Will there be enough money at the end? Can a tennis pro charge like a golf pro? Golf has many rich customers. Tennis is the domain of Fat Bobs who never take a lesson (and for some good reasons). Would a pro now make more after having spent a lot of money? Or will the higher quality weed out the casual ones and ensure better pay for the cream?

Above all, why is the USTA becoming the decision maker here?

Rules will kick in in 2019, so if you are a Fat Bob dreaming of becoming a coach, do it while it is easy. Existing coaches will be grandfathered.

I expect JY, tennis_balla, Ash, and 5263 to comment.
fat bob fedr in Basel did the right thing after getting his son on court with him and Lynette...hand him over to a certified pro. Of course they failed to have the paradigm of smootherness available back in the 80's. Now, kids get to see your vids right from the start.
 

Raul_SJ

Legend
My impression was that the USTA's primary mission was to increase tennis participation and that the USPTA is an independent entity that does its own teacher certification.

If I go to an instructor all I care about is whether he is USPTA certified. I don't see where the USTA comes into the picture with regards to instructional certification... But maybe the USPTA is completely under the thumb of the USTA and will adapt whatever requirements the USTA hands down.

Founded in 1927, the United States Professional Tennis Association is the global leader in tennis-teacher certification and professional development. With more than 15,000 members worldwide, the association raises the standards of tennis-teaching professionals and coaches, and promotes a greater awareness of the sport. USPTA offers more than 60 professional benefits to its members, including on-court liability insurance, health insurance assistance and a retirement plan.

USPTA offers unequalled opportunities for tennis-teaching professionals to improve their teaching skills and increase their business knowledge. Today's tennis teachers are expected to assume a variety of business and social responsibilities in addition to their traditional job functions. USPTA helps prepare its members to meet these challenges.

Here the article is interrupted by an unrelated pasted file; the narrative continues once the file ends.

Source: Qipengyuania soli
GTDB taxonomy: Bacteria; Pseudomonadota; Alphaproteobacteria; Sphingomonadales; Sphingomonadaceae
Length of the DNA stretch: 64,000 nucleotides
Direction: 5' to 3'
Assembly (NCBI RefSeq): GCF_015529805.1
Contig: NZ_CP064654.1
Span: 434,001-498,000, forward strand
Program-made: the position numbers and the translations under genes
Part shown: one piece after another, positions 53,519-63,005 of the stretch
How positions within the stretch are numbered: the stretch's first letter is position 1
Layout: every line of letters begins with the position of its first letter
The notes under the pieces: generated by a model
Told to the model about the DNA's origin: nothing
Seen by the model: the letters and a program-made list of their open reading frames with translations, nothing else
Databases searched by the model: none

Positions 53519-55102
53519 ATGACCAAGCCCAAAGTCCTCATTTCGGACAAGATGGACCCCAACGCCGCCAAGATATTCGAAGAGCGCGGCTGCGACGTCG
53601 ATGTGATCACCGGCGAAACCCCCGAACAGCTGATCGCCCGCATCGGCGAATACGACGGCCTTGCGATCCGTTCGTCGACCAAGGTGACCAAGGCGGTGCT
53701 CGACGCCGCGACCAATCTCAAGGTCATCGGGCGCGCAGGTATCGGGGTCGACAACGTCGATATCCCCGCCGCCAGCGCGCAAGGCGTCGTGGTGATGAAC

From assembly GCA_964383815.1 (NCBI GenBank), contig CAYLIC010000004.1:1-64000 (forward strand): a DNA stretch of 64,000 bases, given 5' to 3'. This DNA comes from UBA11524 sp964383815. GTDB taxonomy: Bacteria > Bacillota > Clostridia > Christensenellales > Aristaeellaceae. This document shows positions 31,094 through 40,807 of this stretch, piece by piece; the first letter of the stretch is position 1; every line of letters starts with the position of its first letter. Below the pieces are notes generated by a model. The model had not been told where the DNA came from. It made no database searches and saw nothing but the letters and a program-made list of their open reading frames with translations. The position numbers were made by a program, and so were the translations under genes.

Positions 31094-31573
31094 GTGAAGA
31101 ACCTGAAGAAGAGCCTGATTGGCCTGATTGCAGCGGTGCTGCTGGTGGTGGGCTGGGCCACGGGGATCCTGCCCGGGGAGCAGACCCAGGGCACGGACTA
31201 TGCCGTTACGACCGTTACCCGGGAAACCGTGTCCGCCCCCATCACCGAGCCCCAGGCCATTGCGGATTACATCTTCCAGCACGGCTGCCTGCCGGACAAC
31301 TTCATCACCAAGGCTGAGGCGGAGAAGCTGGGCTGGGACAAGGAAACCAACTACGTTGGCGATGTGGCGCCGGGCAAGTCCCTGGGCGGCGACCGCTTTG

USPTA is governed nationally by a democratically elected Executive Committee and Board of Directors. The daily administration of USPTA is overseen by the CEO at the World Headquarters in Lake Nona, just outside of Orlando.

Approximately 13,500 USPTA members work in the United States. The rest represent more than 80 countries around the world.

The majority of USPTA's membership consists of Professional and Elite Professional level members who work full time in the tennis industry. USPTA Professionals have job titles including general manager, director of tennis, assistant professional and coach. They direct tennis businesses, develop tennis programming, oversee tennis operations, teach lessons and coach teams at all types of facilities, such as private and commercial clubs, public tennis centers and parks, colleges and schools. A small and growing part of the membership includes Recreational Coaches, who are part-time teachers of tennis.​
 
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ChaelAZ

Legend
I have been working towards my cert for when I retire in a few years, but mostly for working with younger players since that is what I now for recreation. They have been doing a lot of changes for the kids coaching and such. All good stuff I think. I had gone through and done the Net Gen work which includes safe play guidelines and the background check. Good to know about the other changes. Not sure about the degree requirement though. My son's coach is also the head coach for Grand Canyon University and he just worked with the college to start their Tennis MGT degree recently. Will have to check.

Anyone have a link for all the information?
 

sureshs

Bionic Poster
My impression was that the USTA's primary mission was to increase tennis participation and that the USPTA is an independent entity that does its own teacher certification.

If I go to an instructor all I care about is whether he is USPTA certified. I don't see where the USTA comes into the picture with regards to instructional certification... But maybe the USPTA is completely under the thumb of the USTA and will adapt whatever requirements the USTA hands down.